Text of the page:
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Ratings and Reviews (2 13 star ratings
2 reviews
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4.5 out of 5
13
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  • 2 person found this review helpful

    2 people found this review helpful

    2 of 2 people found this review helpful

    Thanks for your feedback!

    A unique and engaging read

    Megan Derr is one of my favourite LGBT authors, as she always manages to write something uniquely different. The Engineered Throne was the first of her books that I read, and it left me hooked. And the second installment lived up to that, as well. Istari is not your typical prince: a royal bastard trained as a sharpshooter, he'd much rather be painting, but instead he's a hostage for his country's good behaviour in a land with good reason to despise him and his family. His fiancee has deserted him, he's still recovering from wounds received before his journey to Tallideth, and his 'hosts' treat him with contempt. Life is looking bleak when he meets Teverem, who has newly inherited a title he doesn't know what to do with, and three children that, thankfully, he's much more confident about. The children quickly become the bright spot in Istari's days, and he grows increasingly fond of their guardian, too. Then a secret about the parentage of Teverem's nephew draws him back into the world of intrigue, politics and death he'd left behind. If all goes well, he could have the home and family he's always wanted, even if it's only due to political expedience. If it doesn't, Istari's life is not the only one on the line. I thoroughly enjoyed reading this: it's a novelty to me to read a romance where characters are on the asexual spectrum, where sex is not a driving force in bringing two people together. Istari is not a 'typical' romantic hero - while he's confident in his skills as a painter and a sharpshooter, he's far less so in his relationships with other people. The dark thoughts and self esteem issues made me think that he suffers from depression, even if its not explicitly stated. He's also, as Teverem accuses him, a 'soft touch' with the children. Teverem may be a newly minted earl, but he's uncomfortable with his title, and would far rather be taking care of the children. The characters felt relatable, and the conflict kept me guessing as to what would happen next.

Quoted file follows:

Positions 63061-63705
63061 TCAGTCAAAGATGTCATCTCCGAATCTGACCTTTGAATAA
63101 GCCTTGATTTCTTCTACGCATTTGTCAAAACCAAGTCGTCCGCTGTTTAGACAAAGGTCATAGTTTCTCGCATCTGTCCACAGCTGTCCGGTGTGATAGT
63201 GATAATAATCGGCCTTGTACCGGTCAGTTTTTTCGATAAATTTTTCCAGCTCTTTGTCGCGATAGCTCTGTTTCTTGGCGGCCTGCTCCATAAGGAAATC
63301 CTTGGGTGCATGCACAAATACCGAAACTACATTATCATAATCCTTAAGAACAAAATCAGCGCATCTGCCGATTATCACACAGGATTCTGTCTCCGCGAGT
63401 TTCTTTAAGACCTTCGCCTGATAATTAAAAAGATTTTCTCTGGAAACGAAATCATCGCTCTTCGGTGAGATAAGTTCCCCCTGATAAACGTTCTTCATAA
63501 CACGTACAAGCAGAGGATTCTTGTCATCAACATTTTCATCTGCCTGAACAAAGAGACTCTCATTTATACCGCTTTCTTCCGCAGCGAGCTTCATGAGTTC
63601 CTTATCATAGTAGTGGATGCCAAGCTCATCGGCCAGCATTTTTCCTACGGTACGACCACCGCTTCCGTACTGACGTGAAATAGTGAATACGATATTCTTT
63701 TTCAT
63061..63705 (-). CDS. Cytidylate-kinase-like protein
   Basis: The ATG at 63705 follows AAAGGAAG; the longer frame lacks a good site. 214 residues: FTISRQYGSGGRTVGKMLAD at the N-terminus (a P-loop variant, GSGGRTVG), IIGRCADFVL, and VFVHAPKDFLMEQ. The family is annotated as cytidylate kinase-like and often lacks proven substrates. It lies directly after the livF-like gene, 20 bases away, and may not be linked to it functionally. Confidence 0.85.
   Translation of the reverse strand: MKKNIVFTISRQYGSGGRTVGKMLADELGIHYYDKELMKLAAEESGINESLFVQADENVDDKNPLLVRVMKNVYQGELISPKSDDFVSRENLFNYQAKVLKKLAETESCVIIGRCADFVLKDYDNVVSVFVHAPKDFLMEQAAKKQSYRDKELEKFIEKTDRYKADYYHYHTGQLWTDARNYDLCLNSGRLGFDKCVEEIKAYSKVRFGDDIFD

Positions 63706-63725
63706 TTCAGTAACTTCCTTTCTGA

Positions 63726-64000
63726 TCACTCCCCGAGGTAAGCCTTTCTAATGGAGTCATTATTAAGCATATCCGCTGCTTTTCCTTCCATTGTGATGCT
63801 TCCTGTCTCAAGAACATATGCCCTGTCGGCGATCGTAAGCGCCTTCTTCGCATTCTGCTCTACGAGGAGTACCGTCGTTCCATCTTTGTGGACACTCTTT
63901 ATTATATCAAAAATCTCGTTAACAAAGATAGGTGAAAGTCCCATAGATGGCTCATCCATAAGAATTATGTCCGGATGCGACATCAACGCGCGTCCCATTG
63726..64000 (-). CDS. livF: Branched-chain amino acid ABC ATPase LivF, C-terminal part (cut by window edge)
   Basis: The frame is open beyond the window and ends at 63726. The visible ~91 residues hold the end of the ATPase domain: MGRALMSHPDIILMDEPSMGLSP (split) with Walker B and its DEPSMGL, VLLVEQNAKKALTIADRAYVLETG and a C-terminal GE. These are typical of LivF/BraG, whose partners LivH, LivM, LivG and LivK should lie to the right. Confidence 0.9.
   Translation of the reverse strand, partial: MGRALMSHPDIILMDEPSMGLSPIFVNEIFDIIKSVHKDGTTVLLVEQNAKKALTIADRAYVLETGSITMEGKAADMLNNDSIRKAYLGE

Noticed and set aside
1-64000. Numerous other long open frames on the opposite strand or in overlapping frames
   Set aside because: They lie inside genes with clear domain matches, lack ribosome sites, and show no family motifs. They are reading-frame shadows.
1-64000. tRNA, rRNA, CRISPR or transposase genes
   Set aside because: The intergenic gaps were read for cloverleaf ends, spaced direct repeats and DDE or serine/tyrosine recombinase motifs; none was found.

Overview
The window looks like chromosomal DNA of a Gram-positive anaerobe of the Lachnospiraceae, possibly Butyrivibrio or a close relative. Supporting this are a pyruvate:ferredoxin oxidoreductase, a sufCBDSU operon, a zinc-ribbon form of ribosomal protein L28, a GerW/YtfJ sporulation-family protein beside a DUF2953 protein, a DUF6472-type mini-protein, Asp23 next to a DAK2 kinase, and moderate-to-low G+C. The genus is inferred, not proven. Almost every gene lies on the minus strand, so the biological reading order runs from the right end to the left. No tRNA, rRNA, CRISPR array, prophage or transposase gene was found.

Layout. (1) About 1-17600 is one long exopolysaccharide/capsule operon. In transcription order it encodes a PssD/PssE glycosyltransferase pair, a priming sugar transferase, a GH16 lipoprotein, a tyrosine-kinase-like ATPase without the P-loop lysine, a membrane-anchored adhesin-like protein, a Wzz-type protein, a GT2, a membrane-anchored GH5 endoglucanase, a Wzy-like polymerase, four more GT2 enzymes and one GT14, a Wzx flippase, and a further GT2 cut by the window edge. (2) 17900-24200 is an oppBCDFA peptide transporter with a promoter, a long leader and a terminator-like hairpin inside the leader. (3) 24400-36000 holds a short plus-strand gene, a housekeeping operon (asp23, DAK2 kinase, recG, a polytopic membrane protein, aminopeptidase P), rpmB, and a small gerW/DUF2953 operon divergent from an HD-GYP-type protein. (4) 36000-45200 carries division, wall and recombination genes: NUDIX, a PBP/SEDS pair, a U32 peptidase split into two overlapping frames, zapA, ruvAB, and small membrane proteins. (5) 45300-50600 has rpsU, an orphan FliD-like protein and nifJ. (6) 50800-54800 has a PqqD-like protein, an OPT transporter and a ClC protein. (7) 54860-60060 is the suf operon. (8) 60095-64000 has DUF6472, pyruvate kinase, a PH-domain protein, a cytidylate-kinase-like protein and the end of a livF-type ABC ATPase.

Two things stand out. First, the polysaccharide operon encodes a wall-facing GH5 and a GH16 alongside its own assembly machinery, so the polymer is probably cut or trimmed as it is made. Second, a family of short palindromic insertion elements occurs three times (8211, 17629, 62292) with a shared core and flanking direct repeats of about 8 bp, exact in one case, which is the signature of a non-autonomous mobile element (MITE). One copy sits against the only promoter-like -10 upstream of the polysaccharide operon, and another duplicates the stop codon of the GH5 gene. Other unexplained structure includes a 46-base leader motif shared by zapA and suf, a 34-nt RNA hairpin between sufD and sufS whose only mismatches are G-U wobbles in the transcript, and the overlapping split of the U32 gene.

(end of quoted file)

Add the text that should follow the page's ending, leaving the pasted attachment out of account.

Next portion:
• 1 person found this review helpful

    1 people found this review helpful

    1 of 1 people found this review helpful

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    This is what I read Megan Derr for

    This book contains all the elements that keep me buying Megan Derr's work: swashbuckling adventure in a fully-developed fantasy universe with compelling characters and an undercurrent of M/M romance. She's a prolific author, hence somewhat uneven in her output, but when she hits her stride like she does here, it's a great ride. In the fantasy world, the times they are achanging and danger besets the central characters at unexpected times and from unexpected sources. The heroes undertake a true hero's journey, defeating not only the enemies without but childhood wounds and inadequacies within. Good stuff.
13

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